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GMing on the Cheap

Let’s say upfront one thing we lifers tend to take for granted: TTRPGs can be an expensive hobby, especially if you prefer (or need) printed editions of materials. To be fair, a well-made book can last for years or even decades, and the costs can be spread across numerous purchases. But, as is often described via boots and toasters [find appropriate link or alternate metaphor], it doesn’t matter how much one saves over the long term if you can’t afford the initial investment… not to mention that beginners are often only aware of the most prominent (and, thus, expensive) RPGs on the market. While old-timers like us know well how to navigate and/or mitigate costs when it comes to our TTRPG purchases, it can seem like a wild, pricey world out there for newbies. So this week, we thought we’d talk about the different ways to battle fiduciary gatekeeping, whether it be for yourself, or any newcomers you know looking to break into the hobby. - B

B: If there's a standard baseline form for tabletop roleplaying games, it's that of the humble book - physical or electronic, paperback or hardcover, a simple pamphlet or a massive tome that makes a pretty good melee weapon in its own right, books are the way most RPGs are bought, sold, and shared. They're also, traditionally, the first pricing hurdle encounter by potential players and (particularly) perspective gamemasters. These books have been pricey throughout the history of the hobby, and have only commanded heftier and heftier costs over the years. Many of us, as young gamers, were in awe of anyone who had a library of TTRPG books - such splendor was so far beyond our meager adolescent means, they may as well have been actual grimoires and ancient tomes, hoarded wealth beyond measure.

Basic profit motive aside, there are reasons the books made for high-profile games are so expensive. One is durability: these are books that are intended to be carried around and consulted frequently. There's even a psychological element to a well-made reference book: you're going to be spending a lot of time with this, and it will make a loyal and trustworthy companion. Not every game gets this kind of treatment, of course, and rougher, less-durable craftsmanship can be one of the unforseen downsides of going with a less-established title. On the other hand, a well-made book is more likely to arrive on the secondhand market intact, which is a boon for anyone trying to build out their initial library. Which also means that, if you're looking for a used copy of something that wasn't particularly well-made to begin with, you'll find yourself sacrificing time, quality, or money, making a choice between scouring stores and online sales for an affordable copy that's held up, paying a premium for something in better condition, or having to settle for ripped covers, pages trying to make an escape, and a complicated relationship with the previous owner(s) who left disagreeable notes in the margins.

These factors aren't always readily apparent - one thing that inspired this post was my recent search to replace the copy of Ars Magica (Third Edition, originally published by White Wolf) that's disappeared into a bin somewhere in my parents' basement. Nearly every copy I saw on eBay, regardless of how much the seller wanted, had pages falling out - it seems White Wolf's binding glue wasn't standing up to the test of time (highly ironic for the company that published the definitive games for playing as immortal beings, come to think of it). I eventually settled for a cheap one and placed a bid... only to be sniped and outbid in the last few seconds by a mere 30 cents. eBay helpfully suggested another auction, though, and somehow, remarkably, all the pages were still attached, despite a similar asking price! I jumped on it, and it was only once I had the book in my hand that I realized the difference: this was the reprint by Wizards of the Coast, which is why I hadn't seen it in my original searches. The difference between this and a genuine White Wolf edition was only a couple years (if that), but the glue WotC used proved to be of higher quality... not that anyone knew at the time, I suspect. Had I known this going in, I would have started off looking for a WotC edition. Prepwork like that falls into the first part of the time/quality/cost continuum. (While luck was involved in my case, we shouldn't plan around that... we're tabletop gamers, not gamblers.)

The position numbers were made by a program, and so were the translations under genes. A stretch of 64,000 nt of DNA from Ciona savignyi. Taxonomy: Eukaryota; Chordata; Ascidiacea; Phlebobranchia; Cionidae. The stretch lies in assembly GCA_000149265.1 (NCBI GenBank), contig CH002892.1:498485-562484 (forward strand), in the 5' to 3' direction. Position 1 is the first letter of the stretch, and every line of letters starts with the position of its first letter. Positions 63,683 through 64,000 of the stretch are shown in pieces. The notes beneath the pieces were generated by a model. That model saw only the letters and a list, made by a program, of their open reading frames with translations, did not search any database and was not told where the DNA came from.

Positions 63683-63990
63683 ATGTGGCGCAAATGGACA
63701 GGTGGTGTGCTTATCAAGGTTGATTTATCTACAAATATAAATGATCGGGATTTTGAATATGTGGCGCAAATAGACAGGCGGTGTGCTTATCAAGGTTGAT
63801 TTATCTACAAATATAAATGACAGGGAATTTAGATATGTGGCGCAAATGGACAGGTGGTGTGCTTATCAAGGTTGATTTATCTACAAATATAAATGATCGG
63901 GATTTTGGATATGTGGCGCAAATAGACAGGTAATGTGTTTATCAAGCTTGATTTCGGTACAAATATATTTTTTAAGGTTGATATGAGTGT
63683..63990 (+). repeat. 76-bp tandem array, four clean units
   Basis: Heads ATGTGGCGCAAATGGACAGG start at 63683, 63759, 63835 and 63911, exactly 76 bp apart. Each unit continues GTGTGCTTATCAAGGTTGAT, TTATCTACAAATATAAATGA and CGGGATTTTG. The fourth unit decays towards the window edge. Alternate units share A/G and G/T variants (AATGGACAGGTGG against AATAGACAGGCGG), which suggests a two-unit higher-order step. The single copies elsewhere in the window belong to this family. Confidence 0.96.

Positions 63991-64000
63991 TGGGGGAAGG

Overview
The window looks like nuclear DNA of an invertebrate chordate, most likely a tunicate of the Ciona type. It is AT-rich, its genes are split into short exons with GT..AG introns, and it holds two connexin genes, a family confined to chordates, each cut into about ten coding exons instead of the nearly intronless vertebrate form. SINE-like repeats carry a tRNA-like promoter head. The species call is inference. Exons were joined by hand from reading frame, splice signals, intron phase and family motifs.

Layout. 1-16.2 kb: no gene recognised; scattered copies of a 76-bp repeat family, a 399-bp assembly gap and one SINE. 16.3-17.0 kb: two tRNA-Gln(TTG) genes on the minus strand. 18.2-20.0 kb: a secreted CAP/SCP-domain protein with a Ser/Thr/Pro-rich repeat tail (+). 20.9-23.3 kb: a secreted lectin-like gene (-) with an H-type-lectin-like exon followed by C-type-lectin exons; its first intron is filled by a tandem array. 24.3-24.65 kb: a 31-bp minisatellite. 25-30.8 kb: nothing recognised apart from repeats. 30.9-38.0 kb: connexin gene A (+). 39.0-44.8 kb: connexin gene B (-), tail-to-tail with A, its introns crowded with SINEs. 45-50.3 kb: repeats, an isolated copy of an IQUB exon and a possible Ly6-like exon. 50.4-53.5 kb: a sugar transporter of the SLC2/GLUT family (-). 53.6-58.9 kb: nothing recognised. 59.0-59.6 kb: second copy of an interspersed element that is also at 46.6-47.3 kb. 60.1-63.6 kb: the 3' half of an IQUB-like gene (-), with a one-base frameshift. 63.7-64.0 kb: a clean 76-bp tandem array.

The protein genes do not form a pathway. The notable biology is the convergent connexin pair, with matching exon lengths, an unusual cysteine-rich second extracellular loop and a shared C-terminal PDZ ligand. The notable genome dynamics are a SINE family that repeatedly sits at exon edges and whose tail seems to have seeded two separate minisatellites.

When it comes to digital editions, pricing is its own can of worms that no one has ever been able to properly open, with any number of models out there from charging the same price as the physical edition to the sliding scale or a large webstore like DriveThruRPG to the "Pay What You Want" approach found in places like itch.io, or the big bundles found on Humble Bundle and Bundle of Holding (and itch.io, again, for that matter). As such, determining cost vs. value with digital books is a subject worthy of its own post (or graduate thesis), but I'll simply say here that it's not necessarily a panacea for the cost-conscious GM. Accessing an ebook at the table (or on the train, or anywhere else, really) requires a device that not everyone can procure, and some of simply find information easier to retain from the printed page than from the screen. These ease at getting an ebook on the market can be something of a mixed blessing as well: while there's a bunch of weird and wonderful stuff available online now that no traditional publisher would have touched, there can also be less quality control or editorial oversight. (As the "owner" of over a thousand indie RPGs on itch.io thanks to those bundles, I have to admit that many are closer to thought exercises or improv prompts than actual playable RPGs.) You also don't get the bet-hedging that physical publishers often added through quality layouts and art. To go back to Ars Magica, the reason I went looking for a physical copy (beyond the aforementioned preference for print when it comes to focus and retaining information) was that the digital copy I have of the newer fifth edition simply doesn't look as good as the old White Wolf book I had. It's fine as an indie RPG, but White Wolf (bearing in mind that this was the height of the 90s RPG bubble, something they greatly contributed to with its endless supply of splatbooks) put out something truly gorgeous, with excellent art in a variety of styles and excellent layout and this was a huge part of the "vibe" I associate with the game. Is it cynical to say that print books often looked good as a way to entice buyers to shell out for a more expensive product? Sure, but... they still looked good, and there was money behind it to compensate the large number of artists and editors involved.